What Is Lolita?

What is Lolita Fashion?
Lolita is a street fashion and a subculture from Japan. The clothing is inspired mainly by the Rococo and Victorian eras. It features poofy skirts, lace, ribbons, flowers and bows and covers a large variety of looks including simple and sweet, spooky and even over the top styles.

The Name
In western culture, the name Lolita is often associated with a sexually precocious young girl, which is based on Vladimir Nabokov's novel Lolita (1955). The novel describes the relationship between a preadolescent girl called Lolita and the narrator, a man in his forties. However, this definition does not apply to Japanese Lolita fashion. While the western adaption of Lolita is sexy, Japanese Lolita fashion strives for the opposite. It's a very modest look that the majority of Lolitas would describe as elegant and cute.

No one is exactly positive when the fashion appeared, but it's commonly believed to be back in the late 1980’s. The fashion was relatively unknown, until the early 2000s, when it got it's big boom through visual-kei bands, such as Malice Mizer. Malice Mizer's guitarist Mana fronted the fashion scene, and popularized the term Elegant Gothic Lolita when he opened Moi-même-Moitié, a Gothic Lolita brand. Lolita began to gather worldwide support as the fashion became more accessible through physical stores outside Japan, and online webshops.

Lace & Petticoats:
A short documentary on Lolita fashion and subculture in Brisbane (2010)

The Rules of Dressing
There are many rules about how a Lolita should be dressed. While some of them can be taken rather as guidelines, others are crucial for the actual look of the fashion. A proper coordination mainly consist of a headpiece, a shirt, a skirt or dress, petticoat, knee socks and shoes

A Lolita almost always adds decoration to her hair. The traditional head covering is the headdress, which may come in all shapes and sizes, but is typically rectangular so that it may arch over the head like a headband. Rose corsages, Alice bows and bonnets are also popular. Smaller bows, such as on barrettes and elastic bands, may also be used if one wants a less overpowering look. Hats can also be a nice alternative, for example with Classic or Punk Lolita.

White blouse by Innocent World
In general, exposed skin is to be minimized, so shoulders are usually covered and the neckline rather high. Blouses are featured in most outfits, either with a skirt or worn under a jumperskirt. A typical Lolita blouse buttons in the front and features a collar which is, traditionally, in the rounded Peter Pan style.

A cutsew is a rather casual substitute for the blouse, often made of jersey. Warm and cosy ones are a nice alternative for cold weather.

A cardigan or bolero can upgrade and complete any outfit, so they’re quite popular. Most Lolita brands sell waist-long cardigans which go nicely with big petticoats without wrinkling.

The ideal Lolita silhouette is of the bell shape, which is achieved thanks to the petticoats and bloomers beneath the skirt. Skirts are very wide so the petticoat fits underneath and gives it a nice poof. Lolita skirts should have approximately knee-length, shorter would not be appropriate.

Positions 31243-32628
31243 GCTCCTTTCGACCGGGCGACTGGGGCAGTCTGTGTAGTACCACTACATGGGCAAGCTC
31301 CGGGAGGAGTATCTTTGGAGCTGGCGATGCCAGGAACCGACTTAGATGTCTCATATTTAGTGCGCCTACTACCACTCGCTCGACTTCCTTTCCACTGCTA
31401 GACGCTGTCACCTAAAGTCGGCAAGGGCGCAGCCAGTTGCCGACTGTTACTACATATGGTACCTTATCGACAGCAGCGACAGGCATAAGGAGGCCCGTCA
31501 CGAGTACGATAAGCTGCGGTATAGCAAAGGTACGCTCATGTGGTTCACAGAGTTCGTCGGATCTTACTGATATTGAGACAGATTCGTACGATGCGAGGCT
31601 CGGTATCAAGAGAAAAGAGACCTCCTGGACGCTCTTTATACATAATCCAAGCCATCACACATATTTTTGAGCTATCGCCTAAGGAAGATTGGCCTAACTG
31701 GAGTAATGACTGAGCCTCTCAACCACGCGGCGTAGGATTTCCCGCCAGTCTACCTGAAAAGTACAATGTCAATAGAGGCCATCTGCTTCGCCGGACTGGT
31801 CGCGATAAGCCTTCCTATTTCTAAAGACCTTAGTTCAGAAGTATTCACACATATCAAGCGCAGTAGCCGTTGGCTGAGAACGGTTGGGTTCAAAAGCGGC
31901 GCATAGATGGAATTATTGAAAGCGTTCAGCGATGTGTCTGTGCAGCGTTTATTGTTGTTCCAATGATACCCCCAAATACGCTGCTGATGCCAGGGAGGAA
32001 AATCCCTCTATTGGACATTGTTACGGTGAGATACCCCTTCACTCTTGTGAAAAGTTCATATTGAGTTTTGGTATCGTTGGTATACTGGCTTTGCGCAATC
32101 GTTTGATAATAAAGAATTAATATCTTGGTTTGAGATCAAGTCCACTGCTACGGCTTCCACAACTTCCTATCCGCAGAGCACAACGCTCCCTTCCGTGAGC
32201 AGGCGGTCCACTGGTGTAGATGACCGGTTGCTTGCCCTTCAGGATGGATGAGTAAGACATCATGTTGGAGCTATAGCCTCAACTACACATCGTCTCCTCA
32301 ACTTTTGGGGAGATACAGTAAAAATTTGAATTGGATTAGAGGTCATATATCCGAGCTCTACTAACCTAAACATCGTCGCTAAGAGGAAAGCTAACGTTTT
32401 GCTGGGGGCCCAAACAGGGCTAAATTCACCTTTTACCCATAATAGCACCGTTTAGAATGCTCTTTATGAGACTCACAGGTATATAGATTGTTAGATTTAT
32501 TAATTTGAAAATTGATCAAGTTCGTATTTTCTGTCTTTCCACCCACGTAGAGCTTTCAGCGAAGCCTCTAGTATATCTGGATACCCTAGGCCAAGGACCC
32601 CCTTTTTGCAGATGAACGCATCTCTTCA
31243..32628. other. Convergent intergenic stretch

Jsk by Mary Magdalene
The jumperskirt, or Jsk, is very popular among Lolitas. It is basically a dress with shoulder straps and no sleeves, so a blouse or cardigan should be combinated with it.

A onepiece, or OP, is a complete dress with sleeves. It is often not necessary to wear a blouse with it, which can be practical, but may not allow much variation possibilities.

An oft-ignored but vital key to a proper attire. Bloomers and petticoats should top every new Lolita’s shopping list. A proper petticoat is necessary to achieve that bell shape that is so essential to the silhouette, while bloomers are necessary to retain a lady’s modesty in case the skirt swings upwards or when climbing stairs. Besides, bloomers are very cute and comfortable.

Lolitas tend not to expose their legs too often. Most popular are knee-length or over-knee socks, but also stockings and opaque tights. Ankle socks, especially those topped with lace, may be a nice alternative for summer, when it’s really warm.

The traditional footwear of choice for Lolitas is the Mary Jane. A proper Lolita shoe should feature a closed, rounded toe as well as chunky, thick heels or platforms (although flats may also be an option). Another favourite style, owing to the popularity of Vivienne Westwood in Japan, are rocking horse shoes. For a more classic look, elegant high-heels or Victorian boots may be considered.

Lolitas are very fond of any kind of accessores. Earrings, necklaces, bracelets, cameos, brooches, gloves, belts, parasols, handbags - only matching accessoires make an outfit really complete. Some may go even more over the top with fake eyelashes, circle lenses, wigs, fake nails...

The make-up depends on the style you're wearing, but in general Lolitas wear rather natural, not too strong make-up. A flawless skin and big eyes increase the ressemblance with a procellain doll.

The different Lolita Styles

Duplica in a beautiful Gothic coord
Gothic Lolita
The traditional black/white scheme is very recognizable, but not all Gothic Lolita is black and white, but often also dark red, green or blue colours. This style incorporates the darker colours and themes. Most Lolitas start off with this style because it much easier to find gothic items locally and it's very easy to coordinate.
Some people also consider Gothic Lolita a coverall term for Lolita fashion, probably because of the Gothic Lolita Bibles, but this is a bit misleading because many Lolita styles possess no gothic elements.

Kuro Lolita
Kuro comes from the Japanese expression “kuroi”, which means “black" – so this style is mainly a Lolita outfit all in black. It’s often seen as a sub-style of Gothic Lolita.

Sweet Lolitas wearing Angelic Pretty
Sweet Lolita